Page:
Three important things you need to know about , a very popular Jewish deli in Milwaukee, hailed all around the town for corned beef. The first is that this local institution, at it for more than half a century now, is not actually in Milwaukee, but rather about ten blocks north of the city line, in a very pleasant, Lake Michigan-facing suburb called Shorewood. The second is that Benji’s is no longer technically a Jewish deli at all, it is no longer kosher, and it is has been owned by a long-time employee for more than a decade. The third is that nobody cares about technicalities, because Benji’s is a treasure that belongs to everyone—hey, they’re back there hand-slicing their own corned beef like that’s still a thing, what’s not to love, really. Also, they’ve still got that delicious regional descendant of something German, hoppel poppel, on the breakfast menu—eggs, potatoes, salty hunks of kosher salami, all thrown in together, fried up—a gut-busting Milwaukee Jewish deli classic. In a place that is neither Milwaukee, nor Jewish. (There’s a second Benji’s not much further north, in Fox Point.) Speaking of technicalities, and who cares, we ought to talk about that famous Wisconsin kringle, made famously in Racine—the locals will tell you their treasured rings of thin, filled pastry topped with icing are a Danish thing, but these feel more like a Racine thing than anyone else’s thing, and that’s completely okay—especially considering how perfectly a fresh slice (or half a ring, if nobody's looking) goes with your morning coffee. Now to figure out where to get some—you’ve got a number of options, right in Racine, but you won't go wrong with . In Madison, the now nearly-classic , named (like you had to ask) for the state’s unofficial cocktail, is a riotous celebration of Wisconsin foodstuffs and drinkstuffs—as such, there are cheese curds for breakfast, there are breakfast-friendly cocktails, plus all of the meats. On the weekends at brunch, there are even meats not typically associated with breakfast, and you should try them—bratwurst, bratwurst patties, Landjäger sausages, smoky bacon, ham steaks. Finally, if you find yourself in Door County, doing the Door County getaway thing, there’s no breakfast more iconic than the cherry and cream cheese stuffed French toast at the , a pleasant country hotel in charming Fish Creek. The surroundings say expensive; the breakfast menu says relax, you’re in Wisconsin.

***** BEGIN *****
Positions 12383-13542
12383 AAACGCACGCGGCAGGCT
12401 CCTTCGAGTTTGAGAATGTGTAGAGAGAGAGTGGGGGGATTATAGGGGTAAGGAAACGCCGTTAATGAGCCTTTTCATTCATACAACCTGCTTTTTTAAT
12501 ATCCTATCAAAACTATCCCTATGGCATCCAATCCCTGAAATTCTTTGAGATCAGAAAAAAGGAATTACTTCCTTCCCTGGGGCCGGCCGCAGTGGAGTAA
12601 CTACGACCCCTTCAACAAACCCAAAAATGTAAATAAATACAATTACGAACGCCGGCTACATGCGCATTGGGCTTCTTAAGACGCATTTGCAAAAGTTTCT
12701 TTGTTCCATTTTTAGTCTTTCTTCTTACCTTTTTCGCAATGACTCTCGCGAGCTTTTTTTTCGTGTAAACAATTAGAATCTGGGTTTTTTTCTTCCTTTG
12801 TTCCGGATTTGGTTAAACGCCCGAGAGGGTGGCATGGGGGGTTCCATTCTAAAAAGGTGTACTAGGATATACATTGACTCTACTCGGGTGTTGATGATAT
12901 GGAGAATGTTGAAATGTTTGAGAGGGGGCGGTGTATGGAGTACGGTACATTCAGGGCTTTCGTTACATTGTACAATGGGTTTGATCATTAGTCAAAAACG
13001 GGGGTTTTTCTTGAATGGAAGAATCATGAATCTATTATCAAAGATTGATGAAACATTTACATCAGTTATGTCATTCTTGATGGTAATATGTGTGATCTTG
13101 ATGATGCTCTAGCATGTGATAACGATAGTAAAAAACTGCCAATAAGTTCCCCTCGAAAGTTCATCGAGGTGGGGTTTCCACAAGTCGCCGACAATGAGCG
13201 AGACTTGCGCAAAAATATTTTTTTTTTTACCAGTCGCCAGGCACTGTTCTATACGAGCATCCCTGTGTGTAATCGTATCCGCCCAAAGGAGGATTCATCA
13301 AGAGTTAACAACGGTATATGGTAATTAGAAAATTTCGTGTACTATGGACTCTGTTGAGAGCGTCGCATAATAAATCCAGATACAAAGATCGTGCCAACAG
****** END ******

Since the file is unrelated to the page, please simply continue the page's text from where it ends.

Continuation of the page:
Eat up, cowboy
On the western fringe of Cheyenne, Wyoming’s biggest city but by most measures rather a rather small one, there is a stretch of road largely reserved for budget lodgings and used car dealerships, and other things most folks aren’t typically looking for—not during the early hours of the morning, anyway. In good weather and sometimes not, however, there will be a small crowd of hungry-looking people standing around in front of the Wyoming Motel, itself a marvelously retro piece of work, waiting for their tables, or counter stools inside the diminutive , partially fashioned out of a vintage Cheyenne streetcar that retired to the motel lot, back in the 1920’s. We’re on the High Plains, here, where Southwest and Midwest and Western breakfast traditions meet—look for breakfast burritos, doused in green chile, but also for fresh cinnamon rolls very nearly the size of frisbees, hibernating under drifts of white frosting. You won’t find anything this classic in Jackson, across the state and emotionally on another planet, but you will find —grab a cup of strong brew (roasted locally), wander past the crowds and over to , a butcher shop that wakes up early to make you a fierce breakfast burger, upgraded sausage gravy, maybe even a bit of smoked brisket, or a roast beef and egg sandwich, it all depends on the day, but you’re always in good hands. Want to sit down and catch your breath? is one of Jackson’s best bets for a full meal, and as such, they are often pretty backed up, but it’s also a very good bakery, and you can order coffee and pastries via their app in advance, so you've got something to tide you over, while you wait for your shakshuka. Or your brioche French toast. Or maybe both, in that order.